Defense Argues Against Execution Of New York Bike Path Attacker

A makeshift memorial for victims of the attack is seen outside a police barricade on the bike path next to West Street, a day after a man driving a rented pickup truck mowed down pedestrians and cyclists on a bike path alongside the Hudson River in New York City, in New York, U.

The man who killed eight people with a truck on a Manhattan bike path in 2017 should be spared the death penalty and instead be sent to prison for life because execution was “not necessary” to achieve justice, his lawyer told jurors on Tuesday.

Sayfullo Saipov, a 35-year-old Uzbek national who moved to the United States in 2010, was convicted in January by a jury in Manhattan federal court of committing murder with a goal of joining the Islamic State Islamist militant group, also called ISIS.

Jurors heard closing arguments on Tuesday in the trial’s penalty phase and are expected to begin deliberations this week on whether to impose the death penalty or a sentence of life in prison without the possibility of parole.

Saipov has been jailed since mowing down his victims with a rented U-Haul truck alongside the Hudson River on Oct. 31, 2017. More than a dozen other people were severely injured.

Federal public defender David Patton told the jury that Saipov was to blame for his actions and the grief that his victims and their relatives experienced, but it was the “right decision” to let him live.

“Meeting death with more death is not the answer,” Patton said. “The decision in front of you isn’t about more or less punishment. It is about life or death. It is a deeply moral decision.”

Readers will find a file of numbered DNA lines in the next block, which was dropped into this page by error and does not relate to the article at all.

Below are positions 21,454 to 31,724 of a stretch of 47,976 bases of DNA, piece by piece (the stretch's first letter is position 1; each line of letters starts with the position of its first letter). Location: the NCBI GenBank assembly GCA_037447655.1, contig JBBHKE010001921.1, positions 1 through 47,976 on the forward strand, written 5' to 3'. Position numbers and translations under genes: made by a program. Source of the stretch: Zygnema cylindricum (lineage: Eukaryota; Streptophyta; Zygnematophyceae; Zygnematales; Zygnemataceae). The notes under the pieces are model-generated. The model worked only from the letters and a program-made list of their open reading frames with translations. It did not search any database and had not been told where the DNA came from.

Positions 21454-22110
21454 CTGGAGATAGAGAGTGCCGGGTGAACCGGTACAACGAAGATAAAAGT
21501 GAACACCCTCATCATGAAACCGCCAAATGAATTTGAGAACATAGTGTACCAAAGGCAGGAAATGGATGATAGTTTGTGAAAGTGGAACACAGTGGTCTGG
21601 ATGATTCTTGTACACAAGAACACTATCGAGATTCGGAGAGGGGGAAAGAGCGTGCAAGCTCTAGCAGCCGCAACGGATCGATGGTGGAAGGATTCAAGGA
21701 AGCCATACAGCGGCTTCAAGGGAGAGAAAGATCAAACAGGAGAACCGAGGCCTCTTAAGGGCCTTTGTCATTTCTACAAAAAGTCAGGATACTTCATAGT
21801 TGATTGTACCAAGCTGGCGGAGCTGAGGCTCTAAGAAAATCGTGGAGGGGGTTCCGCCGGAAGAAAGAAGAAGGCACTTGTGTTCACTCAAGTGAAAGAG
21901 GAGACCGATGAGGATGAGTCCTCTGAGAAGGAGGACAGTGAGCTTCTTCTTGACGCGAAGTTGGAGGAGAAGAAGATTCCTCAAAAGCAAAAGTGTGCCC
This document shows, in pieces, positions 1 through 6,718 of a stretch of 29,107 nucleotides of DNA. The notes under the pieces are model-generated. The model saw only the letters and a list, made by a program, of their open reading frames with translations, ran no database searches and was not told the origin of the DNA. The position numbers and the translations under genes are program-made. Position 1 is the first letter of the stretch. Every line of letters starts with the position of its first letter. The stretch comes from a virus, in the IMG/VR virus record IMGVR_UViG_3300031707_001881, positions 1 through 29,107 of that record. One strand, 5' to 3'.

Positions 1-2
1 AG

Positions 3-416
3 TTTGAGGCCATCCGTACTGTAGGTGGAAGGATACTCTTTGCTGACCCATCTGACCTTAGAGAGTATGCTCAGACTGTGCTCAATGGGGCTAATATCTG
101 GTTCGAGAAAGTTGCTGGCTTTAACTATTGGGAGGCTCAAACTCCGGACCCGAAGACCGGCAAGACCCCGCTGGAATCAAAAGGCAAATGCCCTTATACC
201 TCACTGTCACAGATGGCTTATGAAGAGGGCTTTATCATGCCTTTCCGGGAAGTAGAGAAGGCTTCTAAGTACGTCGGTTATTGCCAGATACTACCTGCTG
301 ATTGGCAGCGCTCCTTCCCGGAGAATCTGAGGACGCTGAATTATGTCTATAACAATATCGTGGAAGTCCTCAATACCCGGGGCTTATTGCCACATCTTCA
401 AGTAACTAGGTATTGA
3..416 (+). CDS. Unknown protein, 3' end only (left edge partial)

The trial marks the first time jurors in any case have been asked to consider the federal death penalty since U.S. President Joe Biden, a Democrat, took office in January 2021 after campaigning to abolish that punishment.

Jurors would have to agree unanimously on the death penalty, otherwise Saipov would get a life sentence.

In her own closing argument, federal prosecutor Amanda Houle displayed photos of Saipov’s bloodied victims and called him a “proud terrorist” who deserved the stiffest possible sentence.

“When ISIS called upon him to fight overseas or attack here, he chose here, this city,” Houle said. “He chose to ruin so many lives, lives he still does not value. And he chose it all for the fame of being a soldier of the caliphate for ISIS.”

The United States considers Islamic State a terrorist organization.

Patton said that if Saipov got a life sentence, he would serve it at the Colorado “Supermax” prison, where he would be confined to a tiny cell with a concrete bed for 22 or 23 hours a day, and spend recreation time in a cage by himself.

“The only two options for him,” Patton said, “are dying alone in prison, or dying in an execution chair.”

“It is not necessary to kill Sayfullo Saipov,” Patton said. “It is not necessary to do justice.”

Sayfullo Saipov federal trial in New York City
Sayfullo Saipov, the Uzbek man charged with using a truck to kill eight people on a Manhattan bike path on Halloween in 2017, listens to testimony from New York City Police (NYPD) officer Ryan Nash at his federal trial in New York City, U.S., January 9, 2023 in this courtroom sketch.
Saipov, the suspect in the New York City truck attack is seen in this handout photo
Sayfullo Saipov, the suspect in the New York City truck attack is seen in this undated handout photo obtained by Reuters November 1, 2017. New York PD/Handout via REUTERS